4: There’s more to closing than beating your SDR number
A common misconception from SDRs looking to move into closing roles is the following, “I’ve beaten my quota for X months, therefore I’m ready for a closing role.” The reality is that there’s more to being achieving success in a closing role than someone’s ability to qualify new opportunities, and it’s critical that an SDRs looking to make this jump demonstrates an understanding and aptitude for what will be required at the next level. To be successful in a closing role, sales reps must:
- Conduct deep discovery with customers to understand their problems and motivations
- Set mutual close plans with customers and maintain urgency throughout a deal
- Negotiate thoughtfully and understand the difference between a good and bad deal
- Accurately forecast their business and deeply understand impact deals
Most SDR roles don’t require these four qualities to be successful, but they are critical components to every closing role. So the question becomes: How do I showcase these skills as an SDR when they’re not a part of my job?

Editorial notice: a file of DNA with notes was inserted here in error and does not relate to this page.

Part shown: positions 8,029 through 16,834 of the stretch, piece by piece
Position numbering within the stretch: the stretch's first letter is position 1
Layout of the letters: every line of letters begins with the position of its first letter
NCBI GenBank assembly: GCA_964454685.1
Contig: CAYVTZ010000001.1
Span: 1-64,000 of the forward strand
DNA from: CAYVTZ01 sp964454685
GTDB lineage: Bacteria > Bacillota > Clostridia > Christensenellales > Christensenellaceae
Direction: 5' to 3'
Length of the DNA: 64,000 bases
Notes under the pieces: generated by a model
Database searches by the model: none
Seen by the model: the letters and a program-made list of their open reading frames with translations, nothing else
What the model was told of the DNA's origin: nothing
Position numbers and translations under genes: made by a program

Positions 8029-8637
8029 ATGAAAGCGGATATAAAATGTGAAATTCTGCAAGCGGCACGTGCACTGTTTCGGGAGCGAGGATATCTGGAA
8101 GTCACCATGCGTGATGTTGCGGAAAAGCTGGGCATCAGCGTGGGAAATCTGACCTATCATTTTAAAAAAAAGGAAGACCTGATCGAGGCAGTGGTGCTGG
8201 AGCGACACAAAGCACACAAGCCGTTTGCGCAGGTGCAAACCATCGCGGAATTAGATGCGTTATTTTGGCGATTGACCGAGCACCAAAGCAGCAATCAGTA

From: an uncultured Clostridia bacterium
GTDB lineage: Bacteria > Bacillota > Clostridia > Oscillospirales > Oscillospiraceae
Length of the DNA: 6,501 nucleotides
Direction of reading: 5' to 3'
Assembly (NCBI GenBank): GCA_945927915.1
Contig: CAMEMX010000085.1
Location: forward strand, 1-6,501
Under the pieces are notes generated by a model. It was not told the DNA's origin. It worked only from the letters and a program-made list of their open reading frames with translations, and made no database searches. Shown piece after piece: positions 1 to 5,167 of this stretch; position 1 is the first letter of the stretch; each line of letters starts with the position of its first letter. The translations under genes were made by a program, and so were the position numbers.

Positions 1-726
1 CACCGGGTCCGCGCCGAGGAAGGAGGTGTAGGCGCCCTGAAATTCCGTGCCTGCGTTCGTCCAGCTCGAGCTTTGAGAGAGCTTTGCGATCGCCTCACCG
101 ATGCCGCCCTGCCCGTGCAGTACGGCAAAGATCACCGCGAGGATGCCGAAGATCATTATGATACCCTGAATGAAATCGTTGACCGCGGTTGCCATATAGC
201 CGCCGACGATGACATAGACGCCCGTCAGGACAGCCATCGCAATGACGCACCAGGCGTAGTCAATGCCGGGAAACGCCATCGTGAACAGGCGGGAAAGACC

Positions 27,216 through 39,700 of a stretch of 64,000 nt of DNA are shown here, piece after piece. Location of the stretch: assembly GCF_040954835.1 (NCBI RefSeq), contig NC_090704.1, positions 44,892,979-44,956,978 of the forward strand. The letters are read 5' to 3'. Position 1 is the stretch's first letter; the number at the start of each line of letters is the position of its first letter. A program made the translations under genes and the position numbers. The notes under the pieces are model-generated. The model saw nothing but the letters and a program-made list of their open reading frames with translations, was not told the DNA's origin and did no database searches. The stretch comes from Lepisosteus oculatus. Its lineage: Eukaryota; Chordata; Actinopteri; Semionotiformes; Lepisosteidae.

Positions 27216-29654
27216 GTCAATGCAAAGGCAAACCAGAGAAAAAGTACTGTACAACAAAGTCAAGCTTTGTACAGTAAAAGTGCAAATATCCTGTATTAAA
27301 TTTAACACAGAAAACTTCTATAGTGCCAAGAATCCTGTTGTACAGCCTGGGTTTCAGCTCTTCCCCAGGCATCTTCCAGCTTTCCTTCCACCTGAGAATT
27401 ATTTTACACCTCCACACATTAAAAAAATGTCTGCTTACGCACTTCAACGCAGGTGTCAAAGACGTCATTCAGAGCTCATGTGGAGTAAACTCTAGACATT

“Candidates who know what skills they need to develop and have started taking action are more compelling to hiring managers than those who haven’t”
Sandy White, who leads Intercom’s North America Sales team, says “Every tenured SDR should make a point to shadow closing reps and ask thoughtful questions about closing. When an SDR is interviewing for the next role, they should make sure to showcase their understanding of the sales process and the skills they’d need to develop to become successful.”
SDRs who do this perform better in interviews and differentiate themselves from candidates who have similar quota attainment numbers as SDRs. Remember, hitting and exceeding SDR quota is table stakes for a promotion. However, there’s more to closing than beating an SDR quota. Candidates who know what skills they need to develop and have started taking action are more compelling to hiring managers than those who haven’t.